Changing countries means living a new reality, which includes one of the habits that most reflect our culture: the food. Talking about Brazilians, many would say that these habits go through the classic rice and beans, not forgetting, of course, the barbecue and the feijoada.




The good news is that thousands of Brazilians living outside Brazil, especially those who have adopted major world capitals such as Paris, London or Rome, do not need to change eating habits and give up Brazilian products – except if they want. It is easy to find local businesses that sell rice, beans, meat, items for feijoada, guarana and many other Brazilian products in all these cities, or even steak houses and typical restaurants.


In Toronto, for example, in Little Portugal, one can find a number of Brazilian products, not to mention restaurants whose menu includes dishes such as feijoada, barbecue and many other typical of Brazil.

“There are some Brazilian restaurants such as the Rio 40 Graus, Sabor Brazil and  Brazilian Star Bar”, says Vivian Canoletti, from Santa Catarina. She has been living in Toronto for only three months, but already misses some flavors. “I miss Minas cheese, requeijão (a kind of cream cheese) and Bis (chocolate)”, she says.
The youtuber Ana Durand (De Boa no Canadá), from the South of Brazil and living in Winnipeg, misses a pretty typical product, which probably many Brazilians have never experienced. “I miss pine nuts” she says.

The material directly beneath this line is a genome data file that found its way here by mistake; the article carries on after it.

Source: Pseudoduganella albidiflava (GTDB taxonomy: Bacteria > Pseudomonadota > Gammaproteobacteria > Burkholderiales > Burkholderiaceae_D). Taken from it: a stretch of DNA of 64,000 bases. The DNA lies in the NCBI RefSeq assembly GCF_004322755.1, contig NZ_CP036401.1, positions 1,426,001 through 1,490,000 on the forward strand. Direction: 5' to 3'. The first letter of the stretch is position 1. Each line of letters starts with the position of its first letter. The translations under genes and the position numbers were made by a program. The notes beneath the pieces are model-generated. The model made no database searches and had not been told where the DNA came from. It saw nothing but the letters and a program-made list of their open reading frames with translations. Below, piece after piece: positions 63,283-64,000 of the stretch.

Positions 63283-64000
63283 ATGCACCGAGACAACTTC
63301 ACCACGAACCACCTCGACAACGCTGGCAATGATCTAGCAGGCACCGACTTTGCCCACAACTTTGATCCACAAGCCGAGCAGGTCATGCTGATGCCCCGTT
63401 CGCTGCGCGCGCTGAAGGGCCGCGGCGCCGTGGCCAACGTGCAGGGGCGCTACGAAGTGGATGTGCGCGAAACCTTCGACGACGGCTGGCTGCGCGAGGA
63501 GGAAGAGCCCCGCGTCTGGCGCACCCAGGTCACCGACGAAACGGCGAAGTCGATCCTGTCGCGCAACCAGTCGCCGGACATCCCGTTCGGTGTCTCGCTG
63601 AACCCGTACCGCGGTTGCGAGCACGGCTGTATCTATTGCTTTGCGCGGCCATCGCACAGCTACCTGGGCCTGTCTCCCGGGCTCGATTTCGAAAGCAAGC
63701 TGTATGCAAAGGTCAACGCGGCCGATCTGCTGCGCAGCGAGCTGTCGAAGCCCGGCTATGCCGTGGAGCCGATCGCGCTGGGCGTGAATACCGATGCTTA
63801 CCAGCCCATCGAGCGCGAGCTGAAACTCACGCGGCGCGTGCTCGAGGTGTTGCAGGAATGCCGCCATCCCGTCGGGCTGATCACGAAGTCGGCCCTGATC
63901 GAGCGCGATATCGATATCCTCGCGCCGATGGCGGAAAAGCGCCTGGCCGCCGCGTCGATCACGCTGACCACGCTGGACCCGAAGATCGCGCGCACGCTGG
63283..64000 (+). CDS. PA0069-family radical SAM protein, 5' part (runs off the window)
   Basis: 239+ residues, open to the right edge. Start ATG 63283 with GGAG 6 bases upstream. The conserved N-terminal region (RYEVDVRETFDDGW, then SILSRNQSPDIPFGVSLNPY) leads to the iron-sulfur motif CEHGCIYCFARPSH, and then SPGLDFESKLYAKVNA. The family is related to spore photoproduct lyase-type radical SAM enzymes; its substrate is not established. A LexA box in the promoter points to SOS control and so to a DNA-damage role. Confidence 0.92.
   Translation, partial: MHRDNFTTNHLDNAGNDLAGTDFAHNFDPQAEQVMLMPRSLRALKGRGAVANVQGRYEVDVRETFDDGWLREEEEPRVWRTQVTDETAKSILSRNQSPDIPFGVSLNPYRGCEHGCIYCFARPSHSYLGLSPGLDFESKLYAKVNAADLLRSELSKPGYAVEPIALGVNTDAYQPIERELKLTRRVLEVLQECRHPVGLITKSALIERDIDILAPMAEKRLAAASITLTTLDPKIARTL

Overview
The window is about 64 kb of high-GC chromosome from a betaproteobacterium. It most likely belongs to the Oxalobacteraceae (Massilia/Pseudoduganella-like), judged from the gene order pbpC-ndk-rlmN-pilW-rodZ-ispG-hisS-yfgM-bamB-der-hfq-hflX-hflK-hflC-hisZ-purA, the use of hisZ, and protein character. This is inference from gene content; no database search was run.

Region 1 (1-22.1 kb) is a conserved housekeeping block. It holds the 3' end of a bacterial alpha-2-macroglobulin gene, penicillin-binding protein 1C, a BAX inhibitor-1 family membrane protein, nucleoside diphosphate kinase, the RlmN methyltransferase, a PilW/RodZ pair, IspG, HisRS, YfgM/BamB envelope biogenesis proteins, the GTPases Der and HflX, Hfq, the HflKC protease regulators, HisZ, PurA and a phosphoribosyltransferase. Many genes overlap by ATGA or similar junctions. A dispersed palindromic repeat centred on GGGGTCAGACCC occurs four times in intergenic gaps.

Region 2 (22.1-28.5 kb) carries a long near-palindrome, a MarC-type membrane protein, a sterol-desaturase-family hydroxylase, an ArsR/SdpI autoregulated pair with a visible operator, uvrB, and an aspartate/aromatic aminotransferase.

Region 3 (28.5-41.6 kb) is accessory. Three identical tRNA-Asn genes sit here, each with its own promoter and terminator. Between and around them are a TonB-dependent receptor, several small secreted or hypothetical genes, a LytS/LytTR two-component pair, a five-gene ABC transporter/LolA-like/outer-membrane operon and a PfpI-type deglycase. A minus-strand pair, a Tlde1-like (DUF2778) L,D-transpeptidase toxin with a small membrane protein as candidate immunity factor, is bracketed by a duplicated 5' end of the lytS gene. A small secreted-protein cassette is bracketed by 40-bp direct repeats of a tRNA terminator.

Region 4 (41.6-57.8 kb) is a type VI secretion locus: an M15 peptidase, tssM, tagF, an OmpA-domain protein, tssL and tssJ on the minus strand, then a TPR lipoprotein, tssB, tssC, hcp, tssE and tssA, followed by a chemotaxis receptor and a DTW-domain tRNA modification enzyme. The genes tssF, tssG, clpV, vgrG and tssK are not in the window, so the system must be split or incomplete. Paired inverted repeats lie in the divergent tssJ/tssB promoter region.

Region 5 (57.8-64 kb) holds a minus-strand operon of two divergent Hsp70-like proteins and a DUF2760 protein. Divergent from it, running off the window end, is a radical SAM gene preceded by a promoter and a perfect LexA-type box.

Ana has been living in Canada for 1 year and 6 months, and except for the pine nuts she managed to keep her eating habits. “I had no difficulties in my food adaptation, quite the contrary. Brazilian habits are similar to that of the US. Also, we love to vary the menu and this Winnipeg gives us excellently. Here we find Chinese, Indian, Pakistani, Vietnamese, African, Latin (Uruguay and Argentina), French and Japanese restaurants … and many others”.

What about that urge to eat something very Brazilian, like pão de queijo (cheese bread), for example? Ana goes to a Portuguese market. “It is easy to find in Winnipeg guaraná and a mix to prepare cheese bread, corn flour, rice and Brazilian coffees,” she tells. Mandy, from the famous YouTube channel Mandy e Mais no Canadá, completed in Canada her transition to a vegetarian diet to a vegan diet. “I believe that this transition has been easier here because there are many more options than in Brazil, including a great vegan food festival in Toronto, the largest in North America”, she says. Pao de queijo-2

Very attentive to consuming, Mandy prefers organic and fair trade products. “I do not drink coffee in large networks, for example, and do my shopping in local supermarkets that sell organic and reliable products”, she explains.

As for the flavors of Brazil, she preserves some customs from Bahia, her home state, including tapioca. Mandy has a Brazilian and organic brand of preference, that her parents usually take to her. But there are other products that she can get in Canada. “Here I can buy good quality palm oil and coconut milk”, she says.

Source: CCBC – Brazil-Canada Chamber of Commerce –

Leila Monteiro Lins

Leila has more than 30 years of experience in journalism and marketing, including media relations, event planning and the development of communication strategies. In April 2010, LML launched Discover magazine in Canada.

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